Labour Price Index: Changing labour costs through COVID-19

The LPI measures changes in the price of labour, unaffected by compositional shifts in the labour force, hours worked or employee characteristics.

Released
18/11/2020

Growth in labour costs

Following a significant fall between the March and June quarters 2020 with the introduction of wage subsidies and payroll tax waivers, the LPI recorded a rise (2.9%) between June and September quarters 2020. Usually a quarter in which labour costs rise with end of financial year wage reviews, enterprise agreement increases and award wage updates, September quarter 2020 recorded a rise driven by moderate wage rises and the reduction of support programs.

The end of payroll tax waivers in a number of jurisdictions, moderate wage rises, and return of superannuation and leave obligations were offset by small increases in the take up of the JobKeeper wage subsidy which reduced labour costs for businesses.

The private sector reported a rise in labour costs of 3.0% while the public sector recorded a rise of 2.2% in September quarter 2020. Private sector labour costs were influenced by the small increase in the take up of the wage subsidy and further wage reductions, whereas the public sector was not impacted by these offsetting factors.

Labour Price Index
 Quarterly movementThrough the year movement 
 Sep 2020Jun 2020Sep 2020Sep 2020Jun 2020
Sector%%%%%
All2.9-12.50.9-9.3-11.0
Private3.0-15.70.9-12.5-14.3
Public2.2-1.40.71.80.3
 

Drivers of private sector growth

Private sector labour costs rose mostly on the back of payroll tax increases which were partially offset by a fall in wage costs. Small increases in the number of businesses accessing wage subsidies saw this component of the LPI record a small downward contribution (as shown in Figure 1). This follows a large fall in the wages and payroll tax components of the LPI in June quarter 2020 with the introduction of the JobKeeper subsidy and payroll tax waivers.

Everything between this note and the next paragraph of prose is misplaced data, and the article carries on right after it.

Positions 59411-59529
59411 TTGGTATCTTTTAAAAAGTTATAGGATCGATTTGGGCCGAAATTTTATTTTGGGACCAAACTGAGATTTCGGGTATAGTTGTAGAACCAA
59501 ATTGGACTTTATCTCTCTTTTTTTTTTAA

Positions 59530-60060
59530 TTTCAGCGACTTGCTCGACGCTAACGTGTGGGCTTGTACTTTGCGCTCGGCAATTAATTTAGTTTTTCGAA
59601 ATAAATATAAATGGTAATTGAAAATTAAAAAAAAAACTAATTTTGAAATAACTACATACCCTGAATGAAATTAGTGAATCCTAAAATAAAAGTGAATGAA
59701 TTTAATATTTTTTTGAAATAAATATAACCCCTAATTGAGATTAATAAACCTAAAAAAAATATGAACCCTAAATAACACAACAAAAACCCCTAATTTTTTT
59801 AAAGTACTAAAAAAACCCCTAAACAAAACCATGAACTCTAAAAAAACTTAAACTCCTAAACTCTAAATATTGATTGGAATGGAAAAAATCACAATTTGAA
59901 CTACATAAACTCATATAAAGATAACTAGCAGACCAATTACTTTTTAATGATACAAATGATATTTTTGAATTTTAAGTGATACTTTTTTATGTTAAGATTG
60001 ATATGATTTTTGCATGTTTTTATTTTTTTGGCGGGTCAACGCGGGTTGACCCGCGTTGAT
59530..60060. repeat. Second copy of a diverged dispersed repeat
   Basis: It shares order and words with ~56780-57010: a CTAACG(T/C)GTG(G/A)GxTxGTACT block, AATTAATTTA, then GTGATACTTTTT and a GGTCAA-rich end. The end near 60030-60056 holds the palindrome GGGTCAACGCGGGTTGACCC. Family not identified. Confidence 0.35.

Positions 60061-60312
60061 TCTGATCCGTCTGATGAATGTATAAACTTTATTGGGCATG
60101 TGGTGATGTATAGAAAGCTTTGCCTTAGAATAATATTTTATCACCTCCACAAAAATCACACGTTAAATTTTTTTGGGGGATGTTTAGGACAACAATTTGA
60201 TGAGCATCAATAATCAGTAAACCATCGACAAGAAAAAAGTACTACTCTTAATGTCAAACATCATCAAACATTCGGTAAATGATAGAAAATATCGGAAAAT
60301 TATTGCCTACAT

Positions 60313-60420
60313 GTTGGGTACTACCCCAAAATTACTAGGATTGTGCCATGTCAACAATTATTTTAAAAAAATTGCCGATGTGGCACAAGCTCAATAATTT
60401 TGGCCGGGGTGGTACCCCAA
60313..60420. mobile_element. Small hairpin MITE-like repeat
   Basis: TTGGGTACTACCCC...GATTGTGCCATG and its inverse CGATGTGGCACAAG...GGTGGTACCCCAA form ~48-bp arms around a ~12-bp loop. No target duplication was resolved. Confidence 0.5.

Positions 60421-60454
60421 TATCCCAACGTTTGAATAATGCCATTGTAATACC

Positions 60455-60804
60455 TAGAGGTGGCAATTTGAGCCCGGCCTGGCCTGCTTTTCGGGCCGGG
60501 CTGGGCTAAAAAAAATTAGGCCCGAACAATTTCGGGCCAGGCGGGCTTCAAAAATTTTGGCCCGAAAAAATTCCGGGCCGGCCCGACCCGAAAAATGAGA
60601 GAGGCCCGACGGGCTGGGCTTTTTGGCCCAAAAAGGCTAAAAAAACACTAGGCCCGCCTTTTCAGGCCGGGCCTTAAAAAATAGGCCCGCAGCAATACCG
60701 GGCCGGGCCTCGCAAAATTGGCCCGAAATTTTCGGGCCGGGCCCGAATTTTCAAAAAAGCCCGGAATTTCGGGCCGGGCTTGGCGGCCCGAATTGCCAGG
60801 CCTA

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After recording significant falls in the labour costs across all state and territories in June quarter 2020, the rate of increases in September quarter varied across jurisdictions. The most notable has been in Victoria where their contribution towards the LPI was proportionately smaller than other jurisdictions.

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Private sector changes by industry

In the majority of industries, the LPI recorded small increases to private sector labour costs between June and September quarters 2020, mainly as a consequence of payroll tax increases as waivers ended.

The Health care and social assistance industry recorded the largest increase to labour costs following wage rises under enterprise agreements, annual wage reviews and increases to awards which flow through to all labour cost components.

The industry with the largest fall in LPI in the September quarter was recorded in the Public administration and safety industry (-3.6%), where the rate of JobKeeper take up increased the most, offsetting the moderate wage rises recorded for the industry. The Arts and recreation services industry also recorded a small increase in the rate of JobKeeper take up.

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Labour costs rose across the Accommodation and food services industry in September quarter as business restrictions eased. While the JobKeeper take-up across the industry has increased slightly, the number of eligible jobs where wages are totally offset by the subsidy fell substantially. Employers were increasingly supplementing the JobKeeper subsidy as business activity increased.

Why re-introduce the LPI

In response to the COVID-19 pandemic the Commonwealth government implemented the JobKeeper wage subsidy while state and territory governments introduced measures through payroll taxes.

The JobKeeper wage subsidy initially provided a fixed $1,500 per employee per fortnight for eligible businesses and employees. (Methods changes during the COVID-19 period)

State and territory governments introduced changes to payroll taxes, deferring or waiving payments for a fixed period of time as well as changing payment thresholds.

The scope of the Wage Price Index (WPI) survey does not include subsidies and own-account workers (self-employed). To assist with understanding the impacts on employing business labour costs, from the JobKeeper subsidy and payroll tax changes, the ABS reconstructed the Labour Price Index (LPI) based on data collected from the WPI survey. The LPI represents the changes in the price of all labour costs including subsidies. 

The LPI was last published in September quarter 2011 on a financial year basis. Where possible the same sources and methods have been used to construct a quarterly series. (see Appendix 1)

Labour price index quarterly movements: industry and state